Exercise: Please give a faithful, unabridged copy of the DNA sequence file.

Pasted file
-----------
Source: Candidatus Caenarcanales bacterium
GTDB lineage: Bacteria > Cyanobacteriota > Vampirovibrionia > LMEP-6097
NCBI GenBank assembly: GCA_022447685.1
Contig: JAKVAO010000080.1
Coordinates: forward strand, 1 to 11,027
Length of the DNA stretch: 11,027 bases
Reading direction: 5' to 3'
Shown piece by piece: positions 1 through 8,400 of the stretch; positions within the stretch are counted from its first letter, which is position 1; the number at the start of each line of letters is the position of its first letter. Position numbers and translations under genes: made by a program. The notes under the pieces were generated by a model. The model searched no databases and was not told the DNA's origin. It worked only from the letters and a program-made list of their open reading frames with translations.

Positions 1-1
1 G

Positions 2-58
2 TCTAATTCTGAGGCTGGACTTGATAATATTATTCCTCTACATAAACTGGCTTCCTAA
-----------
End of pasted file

Source: Candidatus Caenarcanales bacterium
GTDB lineage: Bacteria > Cyanobacteriota > Vampirovibrionia > LMEP-6097
NCBI GenBank assembly: GCA_022447685.1
Contig: JAKVAO010000080.1
Coordinates: forward strand, 1 to 11,027
Length of the DNA stretch: 11,027 bases
Reading direction: 5' to 3'
Shown piece by piece: positions 1 through 8,400 of the stretch; positions within the stretch are counted from its first letter, which is position 1; the number at the start of each line of letters is the position of its first letter. Position numbers and translations under genes: made by a program. The notes under the pieces were generated by a model. The model searched no databases and was not told the DNA's origin. It worked only from the letters and a program-made list of their open reading frames with translations.

Positions 1-1
1 G

Positions 2-58
2 TCTAATTCTGAGGCTGGACTTGATAATATTATTCCTCTACATAAACTGGCTTCCTAA